Your husband will be a target of franchisors who know that he will be eligible for a guaranteed loan under the SBA Pilot Express Loan initiative that was introduced in mid 2007. Your husband will also be eligible for a "military discount" on the franchise fee but don't let all of this fool you. Franchising could be the worst "tour of duty" your husband has ever experienced. Instead of buying an American Dream, you could be buhing the American Nightmare. The collateral you pledge for the loan, your house or savings, will be taken by the bank or the SBA if you fail.
Franchisors target retired military because they know they can work a long time, and maybe forever, for no pay or salary in a startup because of their retirement pay. Franchisors, of course, take their royalties on the gross sales of the business whether or not the business is operating at a loss, breakeven, or a profit. Franchisors hype the success of their so called "proven" plan and show you how their network has expanded but they don't talk about either success or failure of first-generation franchisees either in the UFOC (FDD) or the actual contract, in which, with your signature, you acknowledge that you are investing at 100% risk of failure. This state of affairs allows franchisors to sell franchises with very high failure rates of first-owners of the franchise out the front door as long as they can abet the fire sale of failed units out of the back door.
When their first-owner franchisees fail, most often this is not a failure for the franchisor because, in failure, because of the personal guarantees you will have signed to get the loans, and because of your personal guarantee on a lease, you will have to give your business away to a second-generation franchisee to get out from under the personal guarantees and save yourself from bankruptcy. If your debt is so large and this won't save you, you will then have to declare bankruptcy. If giving your business away to get out from under the lease does save you from bankruptcy, you will be servicing your debt and standing up the second-generation franchisee for many years to come. The second generation franchisee perhaps has a chance of bringing the unit to breakeven because he has greatly reduced risk and no or little debt to service, and generally reduced overhead (lower rent payments) and more time in which to increase the sales of the unit.
Franchisors are not required under law to disclose the actual performance statistics on a unit basis. Item 19 and Item 20 of the UFOC (FDD) are a government subsidy of franchising that permits franchisors to obscure and hide the rate of success and/or failure of the first owners of their franchises from new buyers and from the regulators, and from stockholders, as well. The government UFOC(FDD) is really just a license to sell franchises at any degree of risk under the law and accompanies a boilerplate adhesory contract wherein you will have to acknowledge that the franchisor didn't promise you success or profits and that you haven't relied on anything that isn't stated within the four corners of the contract. Franchisors can encroach, legally, upon their own franchisees unless the territorial rights are spelled out in the franchise agreement.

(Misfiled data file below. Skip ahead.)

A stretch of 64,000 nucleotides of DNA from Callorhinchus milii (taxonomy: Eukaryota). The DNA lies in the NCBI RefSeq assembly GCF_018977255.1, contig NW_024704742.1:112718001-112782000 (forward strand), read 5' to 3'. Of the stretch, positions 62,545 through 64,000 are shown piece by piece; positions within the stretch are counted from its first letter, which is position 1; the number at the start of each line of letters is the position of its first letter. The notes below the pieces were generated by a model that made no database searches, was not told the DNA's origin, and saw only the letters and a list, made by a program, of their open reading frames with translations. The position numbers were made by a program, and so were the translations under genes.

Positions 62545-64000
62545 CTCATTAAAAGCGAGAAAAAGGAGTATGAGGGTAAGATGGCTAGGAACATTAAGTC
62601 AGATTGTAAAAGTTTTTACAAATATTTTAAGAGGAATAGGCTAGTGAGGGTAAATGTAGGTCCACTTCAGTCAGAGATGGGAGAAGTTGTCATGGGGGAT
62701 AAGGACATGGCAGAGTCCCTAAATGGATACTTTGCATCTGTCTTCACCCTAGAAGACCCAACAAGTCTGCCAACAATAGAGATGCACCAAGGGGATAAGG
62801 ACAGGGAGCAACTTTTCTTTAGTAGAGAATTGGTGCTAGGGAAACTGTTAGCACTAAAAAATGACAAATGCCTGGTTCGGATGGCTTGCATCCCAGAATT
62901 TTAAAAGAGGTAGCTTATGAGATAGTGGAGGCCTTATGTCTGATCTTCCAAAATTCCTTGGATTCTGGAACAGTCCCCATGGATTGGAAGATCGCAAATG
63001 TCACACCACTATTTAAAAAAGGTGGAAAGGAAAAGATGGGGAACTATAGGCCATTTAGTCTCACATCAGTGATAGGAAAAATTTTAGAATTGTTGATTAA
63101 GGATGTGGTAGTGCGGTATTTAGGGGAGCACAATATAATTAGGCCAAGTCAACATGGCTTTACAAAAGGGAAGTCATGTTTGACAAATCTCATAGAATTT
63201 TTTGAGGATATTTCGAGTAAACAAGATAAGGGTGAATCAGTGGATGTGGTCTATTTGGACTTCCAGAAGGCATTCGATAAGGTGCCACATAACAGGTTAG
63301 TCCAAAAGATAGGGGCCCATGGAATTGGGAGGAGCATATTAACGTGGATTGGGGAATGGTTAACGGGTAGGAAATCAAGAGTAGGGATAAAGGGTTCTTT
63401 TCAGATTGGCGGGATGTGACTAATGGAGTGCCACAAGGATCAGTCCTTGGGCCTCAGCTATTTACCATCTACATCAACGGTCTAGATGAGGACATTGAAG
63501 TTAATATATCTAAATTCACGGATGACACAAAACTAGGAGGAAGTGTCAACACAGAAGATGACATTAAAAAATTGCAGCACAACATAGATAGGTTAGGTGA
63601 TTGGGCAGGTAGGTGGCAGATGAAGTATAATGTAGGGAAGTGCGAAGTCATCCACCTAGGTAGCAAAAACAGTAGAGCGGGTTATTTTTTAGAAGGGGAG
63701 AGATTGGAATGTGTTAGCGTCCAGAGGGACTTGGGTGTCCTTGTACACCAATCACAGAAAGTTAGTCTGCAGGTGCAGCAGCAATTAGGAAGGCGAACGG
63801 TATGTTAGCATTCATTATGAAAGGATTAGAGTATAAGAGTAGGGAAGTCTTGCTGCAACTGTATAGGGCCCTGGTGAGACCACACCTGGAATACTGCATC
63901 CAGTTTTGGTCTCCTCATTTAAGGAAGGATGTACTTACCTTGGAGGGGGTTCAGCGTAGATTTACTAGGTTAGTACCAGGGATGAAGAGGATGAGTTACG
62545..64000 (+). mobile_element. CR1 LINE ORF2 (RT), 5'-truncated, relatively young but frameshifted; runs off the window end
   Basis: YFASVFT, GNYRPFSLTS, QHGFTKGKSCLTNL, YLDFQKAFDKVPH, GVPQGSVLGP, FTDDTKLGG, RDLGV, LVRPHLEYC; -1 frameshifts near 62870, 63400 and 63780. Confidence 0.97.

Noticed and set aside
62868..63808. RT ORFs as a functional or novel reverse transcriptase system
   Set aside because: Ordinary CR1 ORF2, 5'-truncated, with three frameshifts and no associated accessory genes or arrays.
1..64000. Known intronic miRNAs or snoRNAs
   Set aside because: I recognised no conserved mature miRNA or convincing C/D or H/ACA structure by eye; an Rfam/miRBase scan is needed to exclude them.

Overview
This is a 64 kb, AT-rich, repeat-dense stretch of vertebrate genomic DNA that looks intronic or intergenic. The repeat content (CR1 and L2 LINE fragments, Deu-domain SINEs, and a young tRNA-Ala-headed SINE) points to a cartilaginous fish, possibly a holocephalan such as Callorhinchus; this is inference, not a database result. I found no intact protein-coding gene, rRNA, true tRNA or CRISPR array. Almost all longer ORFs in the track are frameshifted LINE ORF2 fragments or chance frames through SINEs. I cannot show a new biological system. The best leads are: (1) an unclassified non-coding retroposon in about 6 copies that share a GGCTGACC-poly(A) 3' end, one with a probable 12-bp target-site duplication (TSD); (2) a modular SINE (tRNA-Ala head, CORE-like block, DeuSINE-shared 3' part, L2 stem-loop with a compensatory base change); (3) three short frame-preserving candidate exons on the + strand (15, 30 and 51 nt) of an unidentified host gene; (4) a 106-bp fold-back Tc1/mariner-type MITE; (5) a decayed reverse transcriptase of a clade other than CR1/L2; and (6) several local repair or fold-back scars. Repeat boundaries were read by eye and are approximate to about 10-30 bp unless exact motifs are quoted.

A franchise is NOT a business of your own. It is a contract to lease a brand name with finite terms in which the franchisee surrenders control of his assets and his business to the brand franchisor who CAN grow and remain viable even as substantial numbers of first-owner franchisees fail out of business. The franchisor has no investment in your business but he owns you and your gross sales under contract for ten years or more, depending on the contract, and this is "paper" that is bought and sold in the financial markets. Churning and turning of first owners of franchises is legal under current regulatory policy and the courts uphold the contract terms to which you will have agreed.
Many franchisees never earn any actual profits because of the thin profit margins in the sector they are interested in and the saturation of the market, and the fact that they have to pay a percentage of their gross sales in royalties and advertising fees, etc..to the franchisor for the entire term of the contract, and even in failure of the business. Any professional, a CPA, or an experienced franchise attorney, like Richard Solomon, of Franchise Remedies, or the resident business man and expert, FuwaFuwaFuwagi, of Blue Mau Mau, will tell you that rarely do the possible rewards of an "investment?" in a franchise justify the risk of the investment.
I speak from experience. Please be very careful with you future and don't let your NEED and your desire for income overcome your common sense. There is no government oversight of franchising ----just an appearance of government oversight. As a franchisee, you are merely a cheap source of labor and venture capital on which your franchisor can grow his system and his gross sales. The very nature of franchising enables abuse and exploitation. Don't let your franchisor trick you into believing that he can't make money unless you make money. Your franchisor is making money all of the time you are attempting to bring your business to breakeven, whether for a year or two, or even longer, depending upon how long you are willing to provide the capital to keep trying.
If this advice discourages you! Good! This is my intention and please warn other military personnel who will be the targets of franchisors because of the SBA Patriot Express Loan Initiative.
Visit the business directory
Visit the legal directory
Visit the supplier directory